4,000-yr-old grave potteries unearthed in central China

Tripods for cooking meat, containers for holding food and drinking vases, as well as arrays of earthenware grave goods, unearthed from the ruins of a late Neolithic civilization dating back more than 4,000 years in central China’s Henan Province are believed to be the country’s earliest of its kind.

A total of 33 earthenware objects were found arranged in order bearing ritual characters, said Wu Weihua, a researcher with the Henan Provincial Institute of Cultural Heritage and Archaeology who led the excavation at the Yuzhuang Site.

Wu’s team has been engaged in a rescue excavation on the site in Yexian County, Henan, since August, and found more than 50 tombs, house foundations, ash pits and cellar holes from an area covering over 1,000 square meters. Some 200 artifacts, including the grave goods, were also excavated in the area.

Archaeologists said the Yuzhuang Site is a settlement of Longshan Culture, a late Neolithic civilization in the middle and lower reaches of the Yellow River.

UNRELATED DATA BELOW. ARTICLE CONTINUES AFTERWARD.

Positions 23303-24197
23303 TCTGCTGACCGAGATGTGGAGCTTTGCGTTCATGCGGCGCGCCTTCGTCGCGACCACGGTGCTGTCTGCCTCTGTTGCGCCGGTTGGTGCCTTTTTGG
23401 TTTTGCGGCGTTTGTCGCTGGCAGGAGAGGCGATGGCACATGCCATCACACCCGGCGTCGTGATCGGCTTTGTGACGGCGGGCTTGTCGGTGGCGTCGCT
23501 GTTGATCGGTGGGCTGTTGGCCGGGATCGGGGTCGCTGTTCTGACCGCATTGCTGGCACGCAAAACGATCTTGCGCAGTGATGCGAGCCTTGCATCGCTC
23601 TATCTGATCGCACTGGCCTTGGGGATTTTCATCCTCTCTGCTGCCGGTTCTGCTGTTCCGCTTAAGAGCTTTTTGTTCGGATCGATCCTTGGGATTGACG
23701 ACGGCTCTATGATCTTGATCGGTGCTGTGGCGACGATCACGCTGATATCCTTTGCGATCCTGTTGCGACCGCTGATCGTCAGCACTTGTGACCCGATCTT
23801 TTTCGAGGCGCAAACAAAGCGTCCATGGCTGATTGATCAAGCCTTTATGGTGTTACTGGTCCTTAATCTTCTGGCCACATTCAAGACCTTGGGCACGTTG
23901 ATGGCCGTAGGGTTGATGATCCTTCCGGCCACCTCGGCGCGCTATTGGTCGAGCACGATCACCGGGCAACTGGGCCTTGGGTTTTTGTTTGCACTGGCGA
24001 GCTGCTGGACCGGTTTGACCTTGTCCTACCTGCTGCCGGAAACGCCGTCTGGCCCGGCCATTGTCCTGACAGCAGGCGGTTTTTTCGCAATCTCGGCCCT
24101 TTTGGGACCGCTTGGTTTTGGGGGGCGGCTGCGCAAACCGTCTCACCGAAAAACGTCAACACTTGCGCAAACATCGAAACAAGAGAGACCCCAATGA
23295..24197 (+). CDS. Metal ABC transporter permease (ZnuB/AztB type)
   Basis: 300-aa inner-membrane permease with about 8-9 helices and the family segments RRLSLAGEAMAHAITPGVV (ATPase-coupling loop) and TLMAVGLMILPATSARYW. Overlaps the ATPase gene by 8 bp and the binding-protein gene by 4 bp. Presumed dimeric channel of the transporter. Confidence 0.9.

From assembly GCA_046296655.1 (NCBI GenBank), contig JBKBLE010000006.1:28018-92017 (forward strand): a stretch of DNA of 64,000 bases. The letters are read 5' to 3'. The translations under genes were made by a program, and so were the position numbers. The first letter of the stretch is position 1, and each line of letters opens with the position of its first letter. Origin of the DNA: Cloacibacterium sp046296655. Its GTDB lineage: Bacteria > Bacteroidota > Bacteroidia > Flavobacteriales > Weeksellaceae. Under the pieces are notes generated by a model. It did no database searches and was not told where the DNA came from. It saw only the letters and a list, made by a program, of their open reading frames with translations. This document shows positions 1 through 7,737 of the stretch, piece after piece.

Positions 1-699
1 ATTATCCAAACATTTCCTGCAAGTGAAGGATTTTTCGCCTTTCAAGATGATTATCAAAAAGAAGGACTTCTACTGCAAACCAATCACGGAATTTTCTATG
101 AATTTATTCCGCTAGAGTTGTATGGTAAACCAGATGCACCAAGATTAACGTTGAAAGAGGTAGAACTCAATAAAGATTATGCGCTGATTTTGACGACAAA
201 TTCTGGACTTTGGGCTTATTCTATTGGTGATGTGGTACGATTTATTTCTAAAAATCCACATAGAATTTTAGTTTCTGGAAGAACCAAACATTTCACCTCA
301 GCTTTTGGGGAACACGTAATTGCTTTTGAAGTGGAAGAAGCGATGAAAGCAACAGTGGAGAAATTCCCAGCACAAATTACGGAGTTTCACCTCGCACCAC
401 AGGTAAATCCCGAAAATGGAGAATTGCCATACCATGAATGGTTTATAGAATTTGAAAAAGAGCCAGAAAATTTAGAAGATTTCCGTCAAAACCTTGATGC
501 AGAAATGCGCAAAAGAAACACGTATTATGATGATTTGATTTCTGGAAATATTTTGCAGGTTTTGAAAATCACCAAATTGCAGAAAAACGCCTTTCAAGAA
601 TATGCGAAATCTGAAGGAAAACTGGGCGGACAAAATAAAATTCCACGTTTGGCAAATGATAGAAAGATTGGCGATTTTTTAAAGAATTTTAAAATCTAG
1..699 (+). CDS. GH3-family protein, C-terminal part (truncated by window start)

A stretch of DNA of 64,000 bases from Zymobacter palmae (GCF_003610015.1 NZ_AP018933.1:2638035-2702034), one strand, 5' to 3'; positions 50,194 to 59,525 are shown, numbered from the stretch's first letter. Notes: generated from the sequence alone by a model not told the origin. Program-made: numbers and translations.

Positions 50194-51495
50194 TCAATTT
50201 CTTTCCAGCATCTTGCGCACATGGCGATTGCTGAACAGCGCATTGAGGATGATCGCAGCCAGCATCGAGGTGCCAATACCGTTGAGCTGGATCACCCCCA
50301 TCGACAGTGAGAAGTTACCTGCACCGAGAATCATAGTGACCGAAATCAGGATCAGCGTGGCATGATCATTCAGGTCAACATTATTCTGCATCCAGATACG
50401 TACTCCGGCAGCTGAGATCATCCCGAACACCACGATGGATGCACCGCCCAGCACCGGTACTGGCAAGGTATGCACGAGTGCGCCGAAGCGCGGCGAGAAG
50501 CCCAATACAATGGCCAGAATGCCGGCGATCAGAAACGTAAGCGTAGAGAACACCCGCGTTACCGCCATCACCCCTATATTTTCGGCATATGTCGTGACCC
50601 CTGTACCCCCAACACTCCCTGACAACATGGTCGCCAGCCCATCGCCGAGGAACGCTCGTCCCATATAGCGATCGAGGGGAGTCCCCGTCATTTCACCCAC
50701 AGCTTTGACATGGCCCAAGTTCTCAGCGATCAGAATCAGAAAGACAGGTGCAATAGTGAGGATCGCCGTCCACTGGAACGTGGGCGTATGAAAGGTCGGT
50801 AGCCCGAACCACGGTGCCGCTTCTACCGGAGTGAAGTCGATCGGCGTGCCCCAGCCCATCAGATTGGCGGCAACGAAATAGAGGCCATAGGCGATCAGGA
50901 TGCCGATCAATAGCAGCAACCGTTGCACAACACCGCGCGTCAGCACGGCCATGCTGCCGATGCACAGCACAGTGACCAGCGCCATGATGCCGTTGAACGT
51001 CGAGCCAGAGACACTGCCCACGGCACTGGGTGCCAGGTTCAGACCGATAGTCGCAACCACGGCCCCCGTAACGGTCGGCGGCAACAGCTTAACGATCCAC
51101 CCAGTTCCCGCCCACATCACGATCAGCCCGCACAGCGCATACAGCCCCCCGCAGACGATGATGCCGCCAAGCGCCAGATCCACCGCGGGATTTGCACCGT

“The burial pottery items are miniature replicas of objects used in daily life, but are made more exquisitely,” Wu said.

The existing archaeological discoveries indicate that some remains of the Yuzhuang site can be traced back to the early Xia Dynasty (2070 BC-1600 BC), noted Liu Haiwang, president of the institute. They are of great value to the exploration of the social stratification, hierarchy, ritual phenomenon and regulation during the early Xia Dynasty.

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